Next job is to clean out all 35 of our bird nest boxes - each one requires Mr F to climb up a ladder to reach the box before chucking out the occasional dead chick and loads of bedding.  It's the only time I wish we didn't have quite so many nest boxes  ::)


Good luck with your kidding Penninehillbilly - I hope all goes well.
Title: Re: Solstice!
Post by: naturelovingfarmer on January 12, 2022, 12:03:19 pm
Unfortunately I was in the hospital on solstice. My family is Norwegian-American so we had to have our Jul celebration late.
Title: Re: Solstice!
Post by: Fleecewife on January 12, 2022, 12:50:35 pm
Unfortunately I was in the hospital on solstice. My family is Norwegian-American so we had to have our Jul celebration late.


That was a shame for you.  The Solstice we were discussing here though is the Winter Solstice on Dec 21st or thereabouts.  For us it's a big event as it marks the change from the nights being so long and the days ridiculously short, to the days beginning to get longer quite quickly.  For example in Scotland where I live, just before the Solstice, it was almost dark by 1530, and didn't get light until after 0900, so a very short day for getting everything done outside.  In contrast by the Summer Solstice it's only truly dark for an hour or so in the middle of the night.  I wonder how the birds get enough sleep?
Title: Re: Solstice!
Post by: naturelovingfarmer on January 13, 2022, 01:47:47 pm
Unfortunately I was in the hospital on solstice. My family is Norwegian-American so we had to have our Jul celebration late.


That was a shame for you.  The Solstice we were discussing here though is the Winter Solstice on Dec 21st or thereabouts.  For us it's a big event as it marks the change from the nights being so long and the days ridiculously short, to the days beginning to get longer quite quickly.  For example in Scotland where I live, just before the Solstice, it was almost dark by 1530, and didn't get light until after 0900, so a very short day for getting everything done outside.  In contrast by the Summer Solstice it's only truly dark for an hour or so in the middle of the night.  I wonder how the birds get enough sleep?

Oh, because you're close to the arctic circle?

I'm much further south, so for us it's just the beginning of a 9 day holiday. I'm also responsible for calculating our calendar each year. The first new moon after the first full moon after the solstice is the first day of the year in the stave calendar. There are 13 stava, one for each monad (month). We tell when it's okay to plant certain things based on a combination of this lunar calendar and the buds on the trees. Lunar calendars are better for telling when to plant crops. It's on a 19 year metonic cycle. The picture shows a historic stave calendar but in the modern day it's arranged in a grid form like the regular calendar.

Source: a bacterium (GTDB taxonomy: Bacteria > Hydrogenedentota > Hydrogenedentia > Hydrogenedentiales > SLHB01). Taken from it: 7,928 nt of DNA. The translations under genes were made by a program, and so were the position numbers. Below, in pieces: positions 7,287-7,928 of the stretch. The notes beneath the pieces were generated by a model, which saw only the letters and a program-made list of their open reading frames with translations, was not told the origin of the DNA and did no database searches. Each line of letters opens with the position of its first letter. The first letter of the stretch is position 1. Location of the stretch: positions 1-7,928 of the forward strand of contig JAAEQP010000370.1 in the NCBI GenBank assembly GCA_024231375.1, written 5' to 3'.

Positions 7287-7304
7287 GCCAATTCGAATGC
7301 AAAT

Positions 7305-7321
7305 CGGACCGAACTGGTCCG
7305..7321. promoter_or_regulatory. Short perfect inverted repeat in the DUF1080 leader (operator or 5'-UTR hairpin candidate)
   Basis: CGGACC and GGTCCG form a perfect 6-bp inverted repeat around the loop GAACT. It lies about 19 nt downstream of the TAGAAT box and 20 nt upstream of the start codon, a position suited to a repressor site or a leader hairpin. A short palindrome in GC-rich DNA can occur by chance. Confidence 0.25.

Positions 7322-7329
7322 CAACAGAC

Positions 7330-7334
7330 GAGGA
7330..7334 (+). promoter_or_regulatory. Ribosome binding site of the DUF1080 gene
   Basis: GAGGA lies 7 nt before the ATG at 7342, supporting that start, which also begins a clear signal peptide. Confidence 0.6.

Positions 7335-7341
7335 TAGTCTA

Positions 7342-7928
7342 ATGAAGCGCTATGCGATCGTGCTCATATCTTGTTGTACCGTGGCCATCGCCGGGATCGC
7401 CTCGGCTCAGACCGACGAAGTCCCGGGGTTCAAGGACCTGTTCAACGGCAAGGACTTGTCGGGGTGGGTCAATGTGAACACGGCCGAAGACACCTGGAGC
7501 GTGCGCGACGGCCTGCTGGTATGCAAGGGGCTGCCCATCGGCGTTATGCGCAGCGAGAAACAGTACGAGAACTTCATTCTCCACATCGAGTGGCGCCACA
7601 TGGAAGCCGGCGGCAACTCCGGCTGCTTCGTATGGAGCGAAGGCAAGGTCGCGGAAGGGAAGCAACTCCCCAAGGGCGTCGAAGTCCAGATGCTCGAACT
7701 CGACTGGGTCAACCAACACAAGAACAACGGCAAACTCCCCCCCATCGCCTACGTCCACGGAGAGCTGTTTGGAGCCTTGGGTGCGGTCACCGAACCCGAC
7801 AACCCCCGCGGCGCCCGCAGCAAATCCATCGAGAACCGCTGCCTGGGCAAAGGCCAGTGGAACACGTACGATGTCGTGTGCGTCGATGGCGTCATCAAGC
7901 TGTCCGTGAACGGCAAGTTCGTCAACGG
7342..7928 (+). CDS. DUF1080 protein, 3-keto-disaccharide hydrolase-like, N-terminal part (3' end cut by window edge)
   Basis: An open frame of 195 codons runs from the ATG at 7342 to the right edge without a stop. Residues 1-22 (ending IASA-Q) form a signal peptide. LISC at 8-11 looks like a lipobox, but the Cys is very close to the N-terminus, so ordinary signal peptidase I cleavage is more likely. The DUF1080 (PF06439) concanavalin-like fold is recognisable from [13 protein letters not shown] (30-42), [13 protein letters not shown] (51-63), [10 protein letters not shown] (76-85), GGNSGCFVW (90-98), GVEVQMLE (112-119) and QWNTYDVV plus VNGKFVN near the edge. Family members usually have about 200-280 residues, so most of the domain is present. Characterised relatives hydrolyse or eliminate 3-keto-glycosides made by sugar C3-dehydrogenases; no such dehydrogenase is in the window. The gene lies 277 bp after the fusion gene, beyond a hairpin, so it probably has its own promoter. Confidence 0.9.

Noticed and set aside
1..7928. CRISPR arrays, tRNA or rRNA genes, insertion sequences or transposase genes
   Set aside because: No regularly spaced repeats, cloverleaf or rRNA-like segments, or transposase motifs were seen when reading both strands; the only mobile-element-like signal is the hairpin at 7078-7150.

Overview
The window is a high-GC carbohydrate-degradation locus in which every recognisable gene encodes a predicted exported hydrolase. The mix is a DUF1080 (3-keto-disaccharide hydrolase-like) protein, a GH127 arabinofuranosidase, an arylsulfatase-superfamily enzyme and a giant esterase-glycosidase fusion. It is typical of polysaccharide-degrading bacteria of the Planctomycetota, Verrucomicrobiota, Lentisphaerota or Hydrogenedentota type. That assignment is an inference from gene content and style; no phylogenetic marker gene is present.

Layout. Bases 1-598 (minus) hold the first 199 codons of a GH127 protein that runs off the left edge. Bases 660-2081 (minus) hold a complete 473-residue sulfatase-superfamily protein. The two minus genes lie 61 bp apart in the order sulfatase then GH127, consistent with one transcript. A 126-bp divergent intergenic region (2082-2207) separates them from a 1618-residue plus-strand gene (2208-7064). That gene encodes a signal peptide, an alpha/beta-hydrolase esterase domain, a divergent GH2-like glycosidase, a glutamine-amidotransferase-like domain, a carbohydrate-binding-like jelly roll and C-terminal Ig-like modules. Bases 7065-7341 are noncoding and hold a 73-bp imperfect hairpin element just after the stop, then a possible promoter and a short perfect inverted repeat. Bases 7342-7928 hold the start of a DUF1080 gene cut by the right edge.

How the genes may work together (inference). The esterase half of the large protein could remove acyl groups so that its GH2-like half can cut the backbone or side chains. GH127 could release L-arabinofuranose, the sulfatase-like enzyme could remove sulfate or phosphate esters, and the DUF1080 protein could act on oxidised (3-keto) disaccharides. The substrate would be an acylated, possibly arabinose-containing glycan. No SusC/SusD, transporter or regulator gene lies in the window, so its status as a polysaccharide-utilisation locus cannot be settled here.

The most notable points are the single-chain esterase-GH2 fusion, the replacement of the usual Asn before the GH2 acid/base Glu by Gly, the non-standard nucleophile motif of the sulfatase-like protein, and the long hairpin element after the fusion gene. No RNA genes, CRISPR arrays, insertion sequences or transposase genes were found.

Title: Re: Solstice!
Post by: Fleecewife on January 13, 2022, 02:03:40 pm
I've never tried sowing according to the moon, but I have a feeling I really should look into that. It gets towards biodynamics though and I'm not into stirring bits of manure in a clockwise or antoclockwise direction, although I am strictly organic in my growing methods.  I love the stave calendar.  Do you have some links I can follow to find out more?


Yes, I do live fairly far north so we have very definite winter and summer seasons, but at least not the total winter dark of truly arctic lands.  There is enough of an effect though to make a lot of us quite down in the dark days, so the winter solstice is really significant. Our growing season is short, with late 'spring' frost in summer and early 'autumn' frosts, sometimes also in summer  ::)
Title: Re: Solstice!
Post by: naturelovingfarmer on January 13, 2022, 03:04:42 pm
Well the planting times you have to work out based on observation while using the calendar. It's different from place to place.

But the calendar goes like this:

19 year cycles
13 months in a year
28 nights in a month
7 nights in a week
4 weeks in a month
Weeks always start with moon day and end with sun day.
The first new moon after the first full moon after the solstice is the first day of the year.

From this you can do your own calculations for the calendar. I doubt the holidays will be of much interest but there are 4 of them. Ostarablot in the spring equinox, Midsommar in the summer solstice, Midwintar in the fall equinox, and Jul in the Winter solstice.